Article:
By Paul Kokoski
Having been recently diagnosed with cancer of the esophagus hardened atheist Christopher Hitchens, author of "God is not Great", may soon be going to meet his "Maker". The problem is that Hitchens doesn't believe in a spiritual Maker. He killed Him off years ago - or so he thinks.
Now he finds himself in a somewhat similar predicament as that of hardened killer Rocky Sullivan, played by James Gagney, in the 1938 movie "Angels with Dirty Faces". Rocky was a notorious criminal who, at the end of the film, is unrepentant and undaunted by the fact that he is about to be executed for his crimes. By the mercy of God, his life-time friend and priest Jerry Connolly (Pat O'Brien), is desperately tying to get him to "straighten [himself] out with God" before he dies. He also wants Rocky to go out a "coward" so that his admirers won't idolize him or see him as a role model or martyr. At first Rocky refuses to humble himself and show fear in the death chamber: "Your asking me to pull an act, turn yellow, so those kids will think I'm no good...You ask me to throw away the only thing I've got left...You ask me to crawl on my belly - the last thing I do in life...Nothing doing. You're asking too much".
Father Jerry then tells Rocky about a different kind of courage, "The kind that's well, that's born in heaven. Well, not the courage of heroics or bravado. The kind that you and I and God know about...I want you to let them down. You see, you've been a hero to these kids, and hundreds of others, all through your life - and now you're gonna be a glorified hero in death, and I want to prevent that, Rocky. They've got to despise your memory. They've got to be ashamed of you."
At the very last moment Rocky appears to change his mind and has to be dragged to the electric chair issuing heart-rending screams of pathetic cowardice. The viewer, however, is never told whether Rocky genuinely was afraid or if he did it for the Father and the boys. His true nature and motives are not revealed.
I suppose the same can be said of Christopher Hitchens. We may never know his true standing with God when he dies. What we do know, however, is that he is in a similar predicament as Rocky Sullivan. By the great grace of God he is now facing a dilemma that might not have presented itself - or at least not with such force - had he not been struck with cancer. Now he's playing for all the marbles. Will he hold steadfast to that human pride that for many years made him a hero in the eyes of the world's atheists or will he find it in himself to reach down and acknowledge to all humanity the truth that he knows about God before his time is up and God's mercy runs out? Perhaps this is the burning question facing all those who go through life trying to justify their sins. Unfortunately, in a world that has lost the sense of sin, many are not aware of it and many may not be as fortunate as Hitchens to receive the same stark reminder to heed the "voice of conscience" before it is too late. Here-in lies a lesson for us all to "stay awake" (Mark 13, 33).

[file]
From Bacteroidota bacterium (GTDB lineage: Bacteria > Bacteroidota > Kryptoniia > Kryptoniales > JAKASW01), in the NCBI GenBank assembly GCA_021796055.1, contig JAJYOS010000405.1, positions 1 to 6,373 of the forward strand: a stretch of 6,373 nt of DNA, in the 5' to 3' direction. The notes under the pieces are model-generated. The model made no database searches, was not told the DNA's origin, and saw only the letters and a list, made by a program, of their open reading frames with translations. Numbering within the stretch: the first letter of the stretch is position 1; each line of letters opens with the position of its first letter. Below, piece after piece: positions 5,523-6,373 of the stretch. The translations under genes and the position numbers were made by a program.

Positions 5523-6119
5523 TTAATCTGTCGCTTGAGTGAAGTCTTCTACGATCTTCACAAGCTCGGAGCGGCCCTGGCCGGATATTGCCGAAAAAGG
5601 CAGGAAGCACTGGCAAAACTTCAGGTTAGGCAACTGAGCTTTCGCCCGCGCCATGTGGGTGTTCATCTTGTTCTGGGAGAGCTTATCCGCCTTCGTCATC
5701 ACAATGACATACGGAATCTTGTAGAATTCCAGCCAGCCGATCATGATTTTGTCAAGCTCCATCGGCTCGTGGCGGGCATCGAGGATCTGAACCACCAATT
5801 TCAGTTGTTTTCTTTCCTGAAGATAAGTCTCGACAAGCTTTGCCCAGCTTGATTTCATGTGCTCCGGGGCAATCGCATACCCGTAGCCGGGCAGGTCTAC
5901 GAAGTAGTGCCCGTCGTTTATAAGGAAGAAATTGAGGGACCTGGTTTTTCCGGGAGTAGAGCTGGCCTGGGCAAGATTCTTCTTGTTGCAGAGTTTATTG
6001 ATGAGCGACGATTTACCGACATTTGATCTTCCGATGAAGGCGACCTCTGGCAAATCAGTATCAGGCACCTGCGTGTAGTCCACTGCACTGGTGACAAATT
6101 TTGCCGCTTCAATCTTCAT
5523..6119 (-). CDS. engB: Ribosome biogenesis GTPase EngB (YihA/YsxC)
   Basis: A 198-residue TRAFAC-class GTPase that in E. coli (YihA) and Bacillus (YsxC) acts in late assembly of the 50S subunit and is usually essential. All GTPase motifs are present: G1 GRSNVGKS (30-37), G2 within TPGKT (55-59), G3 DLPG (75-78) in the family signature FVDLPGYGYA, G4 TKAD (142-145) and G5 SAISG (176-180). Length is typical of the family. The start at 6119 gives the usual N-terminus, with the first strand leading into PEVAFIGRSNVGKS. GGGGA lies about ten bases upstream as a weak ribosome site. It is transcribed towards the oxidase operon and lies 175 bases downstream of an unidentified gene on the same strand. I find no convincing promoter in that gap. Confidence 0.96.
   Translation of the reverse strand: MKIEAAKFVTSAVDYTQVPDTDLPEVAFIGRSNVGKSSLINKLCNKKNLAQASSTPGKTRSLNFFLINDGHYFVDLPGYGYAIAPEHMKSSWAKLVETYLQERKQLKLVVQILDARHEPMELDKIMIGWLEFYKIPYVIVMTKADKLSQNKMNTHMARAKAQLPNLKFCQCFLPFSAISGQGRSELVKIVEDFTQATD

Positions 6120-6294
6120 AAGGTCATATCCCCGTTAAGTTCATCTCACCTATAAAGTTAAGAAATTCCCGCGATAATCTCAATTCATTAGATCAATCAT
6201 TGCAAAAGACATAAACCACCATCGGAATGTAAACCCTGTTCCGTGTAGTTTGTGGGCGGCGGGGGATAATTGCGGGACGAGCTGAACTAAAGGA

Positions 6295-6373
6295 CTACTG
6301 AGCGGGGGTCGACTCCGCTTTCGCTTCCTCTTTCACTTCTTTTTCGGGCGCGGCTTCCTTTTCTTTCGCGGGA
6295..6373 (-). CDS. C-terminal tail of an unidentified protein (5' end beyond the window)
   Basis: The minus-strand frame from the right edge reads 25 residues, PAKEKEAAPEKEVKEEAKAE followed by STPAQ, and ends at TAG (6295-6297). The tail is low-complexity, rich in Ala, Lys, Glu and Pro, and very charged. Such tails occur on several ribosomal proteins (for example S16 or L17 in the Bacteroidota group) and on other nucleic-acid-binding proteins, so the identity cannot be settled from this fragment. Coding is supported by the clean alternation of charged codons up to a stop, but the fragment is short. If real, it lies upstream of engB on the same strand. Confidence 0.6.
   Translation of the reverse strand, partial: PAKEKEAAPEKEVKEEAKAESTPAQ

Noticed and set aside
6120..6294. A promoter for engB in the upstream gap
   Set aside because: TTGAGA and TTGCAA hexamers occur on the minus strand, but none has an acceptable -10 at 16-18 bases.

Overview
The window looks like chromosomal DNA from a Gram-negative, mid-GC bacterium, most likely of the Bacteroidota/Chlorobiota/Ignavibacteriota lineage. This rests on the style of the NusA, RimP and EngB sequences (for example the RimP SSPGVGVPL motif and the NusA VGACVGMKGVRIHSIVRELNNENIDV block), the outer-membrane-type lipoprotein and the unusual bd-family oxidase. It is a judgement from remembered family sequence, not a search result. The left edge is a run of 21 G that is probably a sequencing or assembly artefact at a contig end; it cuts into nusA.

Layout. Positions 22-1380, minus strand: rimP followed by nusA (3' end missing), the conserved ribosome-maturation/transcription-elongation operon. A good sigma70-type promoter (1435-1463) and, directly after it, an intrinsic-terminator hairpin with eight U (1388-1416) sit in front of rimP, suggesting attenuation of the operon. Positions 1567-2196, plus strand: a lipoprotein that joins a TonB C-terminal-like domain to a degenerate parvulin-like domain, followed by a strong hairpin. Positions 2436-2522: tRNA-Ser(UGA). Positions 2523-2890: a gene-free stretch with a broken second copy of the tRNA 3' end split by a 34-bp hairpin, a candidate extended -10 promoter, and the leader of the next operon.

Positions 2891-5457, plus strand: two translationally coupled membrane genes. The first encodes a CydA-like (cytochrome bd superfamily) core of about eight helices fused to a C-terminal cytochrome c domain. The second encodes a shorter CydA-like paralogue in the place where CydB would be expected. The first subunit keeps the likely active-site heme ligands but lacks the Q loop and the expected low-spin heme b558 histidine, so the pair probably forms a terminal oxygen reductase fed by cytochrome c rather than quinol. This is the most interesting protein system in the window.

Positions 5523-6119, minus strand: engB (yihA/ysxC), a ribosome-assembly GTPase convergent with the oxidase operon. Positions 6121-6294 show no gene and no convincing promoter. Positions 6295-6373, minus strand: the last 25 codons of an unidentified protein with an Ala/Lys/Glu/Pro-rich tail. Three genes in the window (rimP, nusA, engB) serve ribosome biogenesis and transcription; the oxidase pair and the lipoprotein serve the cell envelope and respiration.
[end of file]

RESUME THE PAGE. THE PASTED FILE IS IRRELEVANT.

When we tumble with the grip of dark forces and then start to defend our false obsessions and compulsions, we inevitably come to regard our conscience as an enemy. We then feel compelled to silence the "voice of conscience" - not just the one inside of us, but the one in other people, which can revive our own conscience with which we are at war. To the sinner living in denial, even a loving offer of help from, say, a Christian counselor, can feel like the most vile, abusive hatred. We see this every day, not just with militant atheists like Hitchens but with those for example, who present themselves as members of the pro-abortion and pro-homosexual lobby.
Whatever Hitchens decides, all true believers are definitely hoping and praying that, for his own sake and for the sake of others, he will confront his conscience and take the same leap of faith we all hope Rocky Sullivan took in the movies.
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